6th Feb 2013
In the news this week we’ve seen yet more cases of individuals getting into hot water after being caught out on their social media exploits – we stop to question who else may be monitoring what we are up to?
Channel 4’s documentary “Don’t Blame Facebook” suggests ‘a silent revolution is taking place in offices, bedrooms and on the streets across Britain’ with an incessant desire to share intimate details with supposed friends; it seems the comfort of online anonymity makes particularly the younger generation overly confident with virtual strangers, usually to their detriment.
We’ve rounded up a series of social media slip-ups that serve to highlight the importance of managing your online presence carefully. Nobody is immune to the fact we live in a world where one can never be 100% sure who is looking at content placed in a public domain.
- Two friends, Lee Van Bryan and Emily Banting, travelling to the States became suspected of terrorism after boasting of their alcohol-fuelled party plans on arrival, having tweeted “Free this week for a quick gossip/prep before I go and destroy America?” On touchdown in America, the pair were detained and interrogated before being sent back to the U.K.
- Gareth Crosskey was jailed for 12 months after hacking into Selena Gomez’s personal Facebook page after posing as her step-father, convincing Facebook admin to alter ‘her’ log-in details. After slating her relationship online with celebrity Justin Bieber, replies from over 500,000 people came flooding in. The home of Crosskey was raided at 6am and all technology was removed from the property as evidence before he was convicted.
- Andrew Kellet posted over 90 videos on Youtube of himself street-racing over 120mph, police used it as a simple evidence-gathering exercise which lead to prosecution and an ASBO preventing him posting any videos on the platform for the next two years.
- Davey Taylor put himself at risk when becoming a ‘celebrity’ through his constant updates on Myspace, returning home after a night out he found himself faced with a stranger in his bed. The intruder used information posted on the Myspace profile to convince a housemate he was an old friend and to let him into the building.
Most recently Newsbeat reported on the increased risk to career prospects if care over content published on social media platforms is not taken. It is important to remember it is legal for employers to search for candidates’ personal profiles online; a job can be secured or lost based on what they find providing employers do not discriminate on race, gender or sexuality.
Katerina Rudiger from the Chartered Institute of Personnel and Development (CIPD) stresses the importance of checking your privacy settings on all platforms, adding “We all have nights out but it is best not to advertise it.”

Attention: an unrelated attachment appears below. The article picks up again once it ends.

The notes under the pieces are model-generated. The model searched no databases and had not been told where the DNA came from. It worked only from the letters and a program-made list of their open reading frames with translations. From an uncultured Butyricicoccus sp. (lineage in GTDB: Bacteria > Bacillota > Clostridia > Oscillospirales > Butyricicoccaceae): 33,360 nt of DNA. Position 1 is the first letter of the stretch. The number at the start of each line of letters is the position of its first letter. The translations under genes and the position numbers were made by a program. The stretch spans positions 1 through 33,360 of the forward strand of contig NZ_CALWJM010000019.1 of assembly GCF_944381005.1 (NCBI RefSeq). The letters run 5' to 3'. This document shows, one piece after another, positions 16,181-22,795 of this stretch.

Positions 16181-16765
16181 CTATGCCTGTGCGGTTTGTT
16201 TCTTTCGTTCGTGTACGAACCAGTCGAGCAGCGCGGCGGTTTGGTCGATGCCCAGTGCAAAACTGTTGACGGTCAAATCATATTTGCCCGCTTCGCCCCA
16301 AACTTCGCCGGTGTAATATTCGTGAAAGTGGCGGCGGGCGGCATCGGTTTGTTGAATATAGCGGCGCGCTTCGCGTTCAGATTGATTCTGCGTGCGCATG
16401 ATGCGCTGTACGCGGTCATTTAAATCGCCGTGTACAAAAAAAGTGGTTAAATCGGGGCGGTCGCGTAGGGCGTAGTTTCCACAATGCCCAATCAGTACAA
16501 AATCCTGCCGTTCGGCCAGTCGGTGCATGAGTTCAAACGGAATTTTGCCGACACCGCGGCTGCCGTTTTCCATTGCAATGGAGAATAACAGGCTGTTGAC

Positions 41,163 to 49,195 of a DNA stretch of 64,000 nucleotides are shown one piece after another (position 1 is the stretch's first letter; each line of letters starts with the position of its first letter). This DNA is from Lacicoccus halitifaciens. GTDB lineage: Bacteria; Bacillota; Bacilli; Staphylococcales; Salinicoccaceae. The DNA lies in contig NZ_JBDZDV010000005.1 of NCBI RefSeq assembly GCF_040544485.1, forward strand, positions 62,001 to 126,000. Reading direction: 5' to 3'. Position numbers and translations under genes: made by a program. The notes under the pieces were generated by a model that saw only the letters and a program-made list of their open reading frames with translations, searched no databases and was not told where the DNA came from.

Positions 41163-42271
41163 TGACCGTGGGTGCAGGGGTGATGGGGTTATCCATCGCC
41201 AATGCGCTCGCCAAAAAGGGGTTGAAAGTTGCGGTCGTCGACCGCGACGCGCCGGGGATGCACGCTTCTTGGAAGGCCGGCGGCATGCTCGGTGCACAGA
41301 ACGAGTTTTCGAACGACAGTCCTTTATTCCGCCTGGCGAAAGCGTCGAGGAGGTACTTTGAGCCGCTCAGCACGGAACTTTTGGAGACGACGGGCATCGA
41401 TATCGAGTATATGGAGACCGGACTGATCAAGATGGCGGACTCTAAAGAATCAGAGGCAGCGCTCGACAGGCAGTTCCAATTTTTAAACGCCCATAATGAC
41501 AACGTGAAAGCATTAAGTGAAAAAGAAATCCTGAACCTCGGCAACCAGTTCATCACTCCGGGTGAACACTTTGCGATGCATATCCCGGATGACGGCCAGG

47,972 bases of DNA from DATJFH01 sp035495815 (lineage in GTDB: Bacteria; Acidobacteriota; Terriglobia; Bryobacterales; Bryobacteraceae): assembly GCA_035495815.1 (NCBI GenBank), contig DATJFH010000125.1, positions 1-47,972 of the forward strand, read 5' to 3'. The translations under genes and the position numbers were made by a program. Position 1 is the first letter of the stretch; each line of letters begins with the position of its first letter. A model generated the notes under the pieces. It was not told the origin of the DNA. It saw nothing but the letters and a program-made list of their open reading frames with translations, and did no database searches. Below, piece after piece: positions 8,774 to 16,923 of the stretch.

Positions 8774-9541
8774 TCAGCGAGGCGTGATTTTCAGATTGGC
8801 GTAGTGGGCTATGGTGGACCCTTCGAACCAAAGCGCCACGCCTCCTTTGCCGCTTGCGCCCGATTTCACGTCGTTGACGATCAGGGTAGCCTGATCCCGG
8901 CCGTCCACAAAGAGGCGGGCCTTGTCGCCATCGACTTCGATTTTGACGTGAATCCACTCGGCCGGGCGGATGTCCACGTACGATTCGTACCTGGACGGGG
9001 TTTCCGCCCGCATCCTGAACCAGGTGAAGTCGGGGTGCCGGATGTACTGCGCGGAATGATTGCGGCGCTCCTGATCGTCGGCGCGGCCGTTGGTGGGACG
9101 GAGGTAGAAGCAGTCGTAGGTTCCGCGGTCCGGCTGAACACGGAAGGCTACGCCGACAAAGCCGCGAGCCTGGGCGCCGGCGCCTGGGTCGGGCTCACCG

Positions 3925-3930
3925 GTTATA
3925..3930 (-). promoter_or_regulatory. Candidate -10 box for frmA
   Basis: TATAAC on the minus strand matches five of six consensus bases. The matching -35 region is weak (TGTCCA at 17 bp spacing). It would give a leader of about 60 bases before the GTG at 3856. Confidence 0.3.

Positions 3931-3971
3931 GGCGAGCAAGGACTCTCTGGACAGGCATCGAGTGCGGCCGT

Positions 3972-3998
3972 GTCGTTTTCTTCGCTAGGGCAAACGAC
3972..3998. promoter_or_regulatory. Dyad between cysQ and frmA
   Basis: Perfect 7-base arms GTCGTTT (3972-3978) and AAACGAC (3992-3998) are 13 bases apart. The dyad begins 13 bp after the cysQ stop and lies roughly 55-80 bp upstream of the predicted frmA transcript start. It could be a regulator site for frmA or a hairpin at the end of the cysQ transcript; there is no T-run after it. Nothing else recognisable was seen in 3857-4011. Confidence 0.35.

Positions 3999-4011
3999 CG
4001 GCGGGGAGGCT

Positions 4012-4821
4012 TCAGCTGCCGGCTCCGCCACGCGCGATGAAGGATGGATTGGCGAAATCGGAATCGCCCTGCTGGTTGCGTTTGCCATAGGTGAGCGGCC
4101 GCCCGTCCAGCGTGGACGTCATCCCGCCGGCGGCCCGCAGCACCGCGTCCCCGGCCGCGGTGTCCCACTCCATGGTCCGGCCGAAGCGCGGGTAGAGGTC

- Kelly Doherty called in sick at work for two days whilst out gallivanting. She said: “My boss phoned me up two days later and asked, ‘Did I have a nice time?’ My workmate had grassed me up and all pictures were all over Facebook. I should have set my privacy settings.”
- Cameron Reilly, a ex-Royal Guard, took to Facebook to air his grievances regarding Kate Middleton before the Royal Wedding – she gave him a casual wave yet he felt his work efforts deserved more acknowledgement. Picked up by the MOD, they responded to his online outburst saying “In view of the nature of his allegation, it would not be appropriate for this individual to be on duty at the Royal Wedding.”
- Gary Paterson posed inappropriately in a many a picture taken on his tea break during a shift at Asda, after having uploaded the incriminating evidence to Facebook he found himself suspended from employment for two weeks.
- After single mums were allowed to compete as beauty pageant contestants for the first time in recent years, Charlie Campbell was said to have misrepresented the ‘brand’ after having a photographer shoot her in a glamourous, but not glamour model shots – contradicting the strict nudity ban on pageant portfolios.
Although extreme examples, they all serve a purpose in highlighting the importance of your choice of words and how easily they can be misinterpreted or twisted, potentially with serious consequences. It should make us all take a step back and contemplate how big an audience is being invited into our personal space online and to engage what you deem to be applaud-worthy.
Top tips on keeping yourself safe online:
- Keep your private life private – ensure your privacy settings are set correctly
- If your Gran would not approve, don’t post it. Chances are employers wouldn’t see the funny side either.
- Monitor your channels, check what friends are posting about you (e.g. untagged inappropriate pictures)
- Don’t hide away from having an online social presence, by not having any active profiles may do more harm during recruitment processes.
- Be proactive – Take the first step and engage with recruiters on the platform you feel best represents your professional nature